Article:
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Why the Predictions Could be Wrong in Shelby County

Court watchers are largely predicting the Supreme Court will strike down the formula used to determine which jurisdictions are covered by Section 5 of the Voting Rights Act. These predictions were wrong in a similar case in 2009. They might be wrong now as well.

March 1, 2013

If you listen to the court watch­ers react­ing to Wednes­day’s oral argu­ments in Shelby County v. Holder, you might be bracing your­self for a roll back of voting rights. They are largely predict­ing the formula used to determ­ine which states and local­it­ies are subject to or “covered” by the preclear­ance provi­sion of the Voting Rights Act (VRA) will be struck down by the Supreme Court. This isn’t the first time we’ve heard these prognost­ic­a­tions. In 2009, similar predic­tions aboun­ded in a similar case, North­w­est Austin Muni­cipal Util­ity District No. 1 v. Holder (NAMUDNO), involving this key provi­sion, called Section 5, of the VRA. They were wrong in NAMUDNO, and while only time will tell, I think they will be wrong in Shelby County.

Shelby County is in Alabama, a state whose record makes clear that voting discrim­in­a­tion persists. During the last reau­thor­iz­a­tion period, Alabama had 240 discrim­in­at­ory voting laws blocked by Section 5 or remedied by Section 2, another portion of the VRA that prohib­its discrim­in­at­ory tests or devices and applies nation­wide. Today, even though African-Amer­ic­ans consti­tute more than one-quarter of the popu­la­tion, Alabama has no African-Amer­ican statewide elec­ted offi­cials. For years, Shelby County relied on at-large districts to minim­ize black influ­ence. Only after settling a lawsuit brought under the Voting Rights Act did the county agree to insti­tute single-member districts. In 2008, Calera, one of the county’s six muni­cip­al­it­ies, submit­ted a redis­trict­ing plan that elim­in­ated the town’s sole major­ity-black district, again in viol­a­tion of the Voting Rights Act. 

As Justices Elena Kagan and Sonia Soto­mayor noted Wednes­day, given its record on voting rights, Shelby County is not the most compel­ling (self-described) victim of what is widely held to be the most effect­ive piece of civil rights legis­la­tion in our coun­try’s history.  Although Shelby County claims the cover­age formula denies it the “equal dignity” it deserves, it is highly doubt­ful any reas­on­able or effect­ive formula could be devised that would not cover Alabama or Shelby County. 

The argu­ments them­selves do not provide much predict­ive value. Although it is true several of the Justices expressed skep­ti­cism that the cover­age formula targeted all of the worst offend­ers of the VRA, similar concerns cropped up during the oral argu­ment four years ago in NAMUDNO. Justice Anthony Kennedy, whose vote might be determ­in­at­ive, asked approx­im­ately the same number of ques­tions to support­ers of the Voting Rights Act in NAMUDNO as he did on Wednes­day. And the tone of the ques­tion­ing in NAMUDNO was simil­arly, if not more, hostile to the VRA. Justice Samuel Alito asked almost the same number of ques­tions — cover­ing compar­able topics — in both oral argu­ments. Justice John Roberts asked if south­ern­ers were more discrim­in­at­ory than north­ern­ers, which was effect­ively the same as a ques­tion he asked in NAMUDNO. And Justice Scalia, too, repeated topics raised in the NAMUDNO argu­ments, express­ing again his skep­ti­cism that legis­la­tion that passed by such an over­whelm­ing vote (98–0 in Senate; 390–33 in House) by Congress was given due consid­er­a­tion.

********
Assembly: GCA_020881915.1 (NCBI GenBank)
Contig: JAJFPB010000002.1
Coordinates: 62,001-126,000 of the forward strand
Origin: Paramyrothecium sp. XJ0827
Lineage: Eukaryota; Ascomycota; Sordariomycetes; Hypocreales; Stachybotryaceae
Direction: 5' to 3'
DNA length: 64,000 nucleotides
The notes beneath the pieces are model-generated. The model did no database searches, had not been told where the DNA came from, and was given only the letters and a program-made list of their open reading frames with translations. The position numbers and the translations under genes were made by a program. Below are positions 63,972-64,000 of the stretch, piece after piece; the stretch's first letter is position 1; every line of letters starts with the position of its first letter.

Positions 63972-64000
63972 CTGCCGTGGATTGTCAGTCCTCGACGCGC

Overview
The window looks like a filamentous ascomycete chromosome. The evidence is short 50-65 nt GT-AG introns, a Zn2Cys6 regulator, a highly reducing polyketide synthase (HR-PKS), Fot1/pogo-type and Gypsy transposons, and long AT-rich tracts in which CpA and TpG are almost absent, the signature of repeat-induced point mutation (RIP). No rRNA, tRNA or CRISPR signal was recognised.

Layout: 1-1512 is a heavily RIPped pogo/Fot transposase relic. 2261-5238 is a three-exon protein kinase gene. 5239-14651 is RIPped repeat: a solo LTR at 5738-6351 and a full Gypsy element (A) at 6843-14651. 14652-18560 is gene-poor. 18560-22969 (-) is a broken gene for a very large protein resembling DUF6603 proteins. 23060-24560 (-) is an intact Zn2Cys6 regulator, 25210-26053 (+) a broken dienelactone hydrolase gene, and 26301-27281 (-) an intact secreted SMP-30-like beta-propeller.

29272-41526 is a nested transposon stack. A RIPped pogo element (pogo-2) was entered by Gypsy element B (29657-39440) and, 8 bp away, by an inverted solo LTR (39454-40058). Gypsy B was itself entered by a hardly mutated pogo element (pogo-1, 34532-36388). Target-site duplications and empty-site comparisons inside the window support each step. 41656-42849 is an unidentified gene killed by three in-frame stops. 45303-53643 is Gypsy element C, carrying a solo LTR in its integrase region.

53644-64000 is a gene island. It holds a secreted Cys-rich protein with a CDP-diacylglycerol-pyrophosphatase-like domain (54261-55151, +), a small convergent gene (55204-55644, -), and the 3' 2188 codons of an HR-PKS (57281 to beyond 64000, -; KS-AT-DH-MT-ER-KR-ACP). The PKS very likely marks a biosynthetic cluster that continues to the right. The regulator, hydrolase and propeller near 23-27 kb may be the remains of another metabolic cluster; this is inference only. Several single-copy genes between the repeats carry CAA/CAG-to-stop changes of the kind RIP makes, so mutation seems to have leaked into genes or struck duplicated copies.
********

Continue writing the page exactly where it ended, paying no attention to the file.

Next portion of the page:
The Court noted Wednes­day that the cover­age formula reau­thor­ized in 2006 was untouched from the previ­ous version. But there was very little discus­sion over what exactly Congress needed to do differ­ently to have appro­pri­ately fulfilled its duties. Shelby County obliquely sugges­ted that Congress should have examined counties and other smal­ler juris­dic­tions indi­vidu­ally, rather than at a statewide level, but no one sugges­ted that Congress was on the beach during the 2006 reau­thor­iz­a­tion process instead of giving seri­ous thought and consid­er­a­tion to the task before it. No one really could given the 20+ hear­ings, 15,000 pages of docu­ments, and scores of witnesses in the record. The sheer volume of evid­ence compel­ling the continu­ing need for the preclear­ance process in the covered juris­dic­tions is, in my mind, a far more likely explan­a­tion for the over­whelm­ing congres­sional support for the VRA in 2006 than Justice Scali­a’s theory that it consti­tutes entrenched “racial enti­tle­ments.”

Ulti­mately, the ques­tion comes down to one of defer­ence to Congress. The 15th Amend­ment of the Consti­tu­tion makes clear that it is Congress’ job to determ­ine where racial discrim­in­a­tion deeply infects our elect­oral processes, not Shelby County’s or the Court’s. It is certainly the Court’s job to eval­u­ate whether Congress did its job appro­pri­ately, but the Consti­tu­tion does not require that Congress have been perfect in its determ­in­a­tion, and import­antly, Congress devised work­able mech­an­isms through the VRA’s bail-out and bail-in provi­sions to account for instances in which Congress’ determ­in­a­tion was off base, or no longer applic­able. The compel­ling evid­en­tiary record of modern-day need, made even more pronounced by the recent wave of restrict­ive voting laws that appeared heav­ily in covered states, and the broad author­ity given to Congress by the Consti­tu­tion to prevent racial discrim­in­a­tion in voting, make uphold­ing the cover­age formula an easy case for the Court.

Photo by Wonder­lane.